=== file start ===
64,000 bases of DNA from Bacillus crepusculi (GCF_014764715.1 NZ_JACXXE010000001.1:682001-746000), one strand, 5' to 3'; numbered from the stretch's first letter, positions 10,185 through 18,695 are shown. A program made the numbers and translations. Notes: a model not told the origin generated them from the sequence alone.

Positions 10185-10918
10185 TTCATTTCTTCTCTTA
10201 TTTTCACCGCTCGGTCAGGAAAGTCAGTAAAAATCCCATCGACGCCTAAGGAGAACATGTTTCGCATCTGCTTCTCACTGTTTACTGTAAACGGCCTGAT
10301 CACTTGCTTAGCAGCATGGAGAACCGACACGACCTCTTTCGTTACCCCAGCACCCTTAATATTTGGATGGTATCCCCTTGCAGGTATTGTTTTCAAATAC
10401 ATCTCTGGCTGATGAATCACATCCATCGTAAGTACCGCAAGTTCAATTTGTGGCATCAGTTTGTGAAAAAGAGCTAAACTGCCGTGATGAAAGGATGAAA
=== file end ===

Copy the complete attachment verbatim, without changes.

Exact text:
64,000 bases of DNA from Bacillus crepusculi (GCF_014764715.1 NZ_JACXXE010000001.1:682001-746000), one strand, 5' to 3'; numbered from the stretch's first letter, positions 10,185 through 18,695 are shown. A program made the numbers and translations. Notes: a model not told the origin generated them from the sequence alone.

Positions 10185-10918
10185 TTCATTTCTTCTCTTA
10201 TTTTCACCGCTCGGTCAGGAAAGTCAGTAAAAATCCCATCGACGCCTAAGGAGAACATGTTTCGCATCTGCTTCTCACTGTTTACTGTAAACGGCCTGAT
10301 CACTTGCTTAGCAGCATGGAGAACCGACACGACCTCTTTCGTTACCCCAGCACCCTTAATATTTGGATGGTATCCCCTTGCAGGTATTGTTTTCAAATAC
10401 ATCTCTGGCTGATGAATCACATCCATCGTAAGTACCGCAAGTTCAATTTGTGGCATCAGTTTGTGAAAAAGAGCTAAACTGCCGTGATGAAAGGATGAAA